7. Whistler WS1025 Desktop Analog Scanner
Editor's Rating: (4.3 / 5)
Whistler WS1025 is a digital system that is design to exclusively scan analog signals. It comes in a desktop form just like the previous Uniden BC365CRS, but it feature an antenna on top that gives it a very lovely retro-look. The rest of the scanner is also retro-looking, as were it a product from the 1960s or 1970's.
Behind all that anyway, is a computer programmable device. It features a 200-channel memory, split up into 10 banks. Its liquid crystal display has a back-light, and it can do weather alerts. There are enough buttons on its control panel for programming, like to set priority channels that the scanner will check more often, locking out a channel to exclude it from the standard scan runs, and finding new channels.
Being PC programmable, it enables its user to backup data in the computer, or to update the scanner's database, as well as to program it directly from the computer. The Whistler WS1025 can additionally be used as an FM radio, for which it would look and sound absolutely fabulous.
6. Uniden 300-Channel BC355N Base Mobile Scanner
Editor's Rating: (3.7 / 5)
The Uniden BC355N is a base/mobile scanner with a 300-channel memory space and lots of other features. You can easily use this at home or mounted in a vehicle for mobile use. It has a large and back-lit liquid crystal display, plus plenty of buttons and knobs for a better user experience. If you mount it in your vehicle, adding an external antenna will give you quite a wide range.
Uniden pre-programmed this scanner with a service search for fire, police, marine, weather and emergency services. You simply do a search in your locality, and save the frequencies. It also comes with the Close call RF capture technology for automatically picking up strong signals and storing their frequency.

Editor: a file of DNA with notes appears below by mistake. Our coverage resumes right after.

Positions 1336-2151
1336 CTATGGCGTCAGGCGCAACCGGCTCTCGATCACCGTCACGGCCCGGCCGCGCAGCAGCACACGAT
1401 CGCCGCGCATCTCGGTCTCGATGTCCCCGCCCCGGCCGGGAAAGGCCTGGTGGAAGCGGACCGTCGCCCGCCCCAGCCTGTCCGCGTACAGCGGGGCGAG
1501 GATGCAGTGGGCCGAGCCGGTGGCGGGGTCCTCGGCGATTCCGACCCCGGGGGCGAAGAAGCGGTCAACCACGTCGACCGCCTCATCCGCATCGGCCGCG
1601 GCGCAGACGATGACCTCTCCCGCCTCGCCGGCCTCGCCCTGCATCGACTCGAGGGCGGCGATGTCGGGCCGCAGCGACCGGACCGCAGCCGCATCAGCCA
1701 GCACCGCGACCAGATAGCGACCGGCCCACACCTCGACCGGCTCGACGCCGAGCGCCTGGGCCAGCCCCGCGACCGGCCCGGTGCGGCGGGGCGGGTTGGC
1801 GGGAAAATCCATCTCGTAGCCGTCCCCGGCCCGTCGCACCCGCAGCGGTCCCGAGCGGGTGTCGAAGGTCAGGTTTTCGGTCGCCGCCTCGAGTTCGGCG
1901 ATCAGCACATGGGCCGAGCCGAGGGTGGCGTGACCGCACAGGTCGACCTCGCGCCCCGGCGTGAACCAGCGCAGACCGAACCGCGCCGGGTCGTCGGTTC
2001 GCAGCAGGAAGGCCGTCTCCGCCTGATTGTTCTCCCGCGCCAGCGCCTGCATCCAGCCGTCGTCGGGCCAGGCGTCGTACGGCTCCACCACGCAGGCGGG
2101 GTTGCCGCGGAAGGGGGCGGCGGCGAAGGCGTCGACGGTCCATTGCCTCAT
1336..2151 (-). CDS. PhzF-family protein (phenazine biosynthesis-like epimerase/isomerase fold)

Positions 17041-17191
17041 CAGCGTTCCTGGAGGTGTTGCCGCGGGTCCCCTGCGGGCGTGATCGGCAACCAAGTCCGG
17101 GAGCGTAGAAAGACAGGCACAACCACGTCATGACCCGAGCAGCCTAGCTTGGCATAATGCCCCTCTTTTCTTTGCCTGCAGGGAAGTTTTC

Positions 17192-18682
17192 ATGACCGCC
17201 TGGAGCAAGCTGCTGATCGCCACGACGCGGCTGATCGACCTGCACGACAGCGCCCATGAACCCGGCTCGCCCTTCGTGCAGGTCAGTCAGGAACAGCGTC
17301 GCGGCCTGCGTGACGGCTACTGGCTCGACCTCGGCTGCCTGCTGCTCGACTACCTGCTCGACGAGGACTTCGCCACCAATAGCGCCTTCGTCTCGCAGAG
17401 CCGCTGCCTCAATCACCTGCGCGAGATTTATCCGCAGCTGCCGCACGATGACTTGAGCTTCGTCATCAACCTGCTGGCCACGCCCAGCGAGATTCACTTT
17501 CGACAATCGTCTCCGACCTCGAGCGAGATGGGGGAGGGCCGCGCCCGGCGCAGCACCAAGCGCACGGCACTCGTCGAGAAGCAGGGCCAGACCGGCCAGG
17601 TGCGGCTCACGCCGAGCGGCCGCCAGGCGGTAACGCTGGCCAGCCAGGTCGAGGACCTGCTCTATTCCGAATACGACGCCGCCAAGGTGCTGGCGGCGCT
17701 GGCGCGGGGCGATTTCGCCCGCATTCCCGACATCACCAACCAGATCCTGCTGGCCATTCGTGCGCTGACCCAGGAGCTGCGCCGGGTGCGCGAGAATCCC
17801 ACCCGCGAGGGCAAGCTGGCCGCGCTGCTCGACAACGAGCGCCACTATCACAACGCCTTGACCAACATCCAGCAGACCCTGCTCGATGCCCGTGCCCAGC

Lockouts are available and any frequency you find boring or are simply not interested in, can be locked-out and therefore excluded from the search list. Lockouts can also be temporary, and program lock feature for priority scanning is also available. It receives conventional channels on conventional frequency ranges like 25-54Mhz, 108-174Mhz, 225-380Mhz, 406-512Mhz and 806-956Mhz.
5. Uniden BearTracker BCT15X Mobile Scanner with GPS
Editor's Rating: (3.7 / 5)
The Uniden BCT15X BearTracker is the ultimate mobile scanner for use in your car, or any other vehicle of choice. It comes loaded with features that make it ideal for use on the go. It is designed in a mobile form factor that makes it easily integrated into most dashboards or other vehicle compartments.
It features Uniden's 'Close Call' technology for automatic tune-ins, and TrunkTracker-III technology for monitoring trunked two-way radio action from Motorola, EDACS and LTR devices. It also features Location-Based scanning which you have to activate by connecting a GPS receiver to the scanner. It will then automatically scan pre-programmed frequencies based on your location.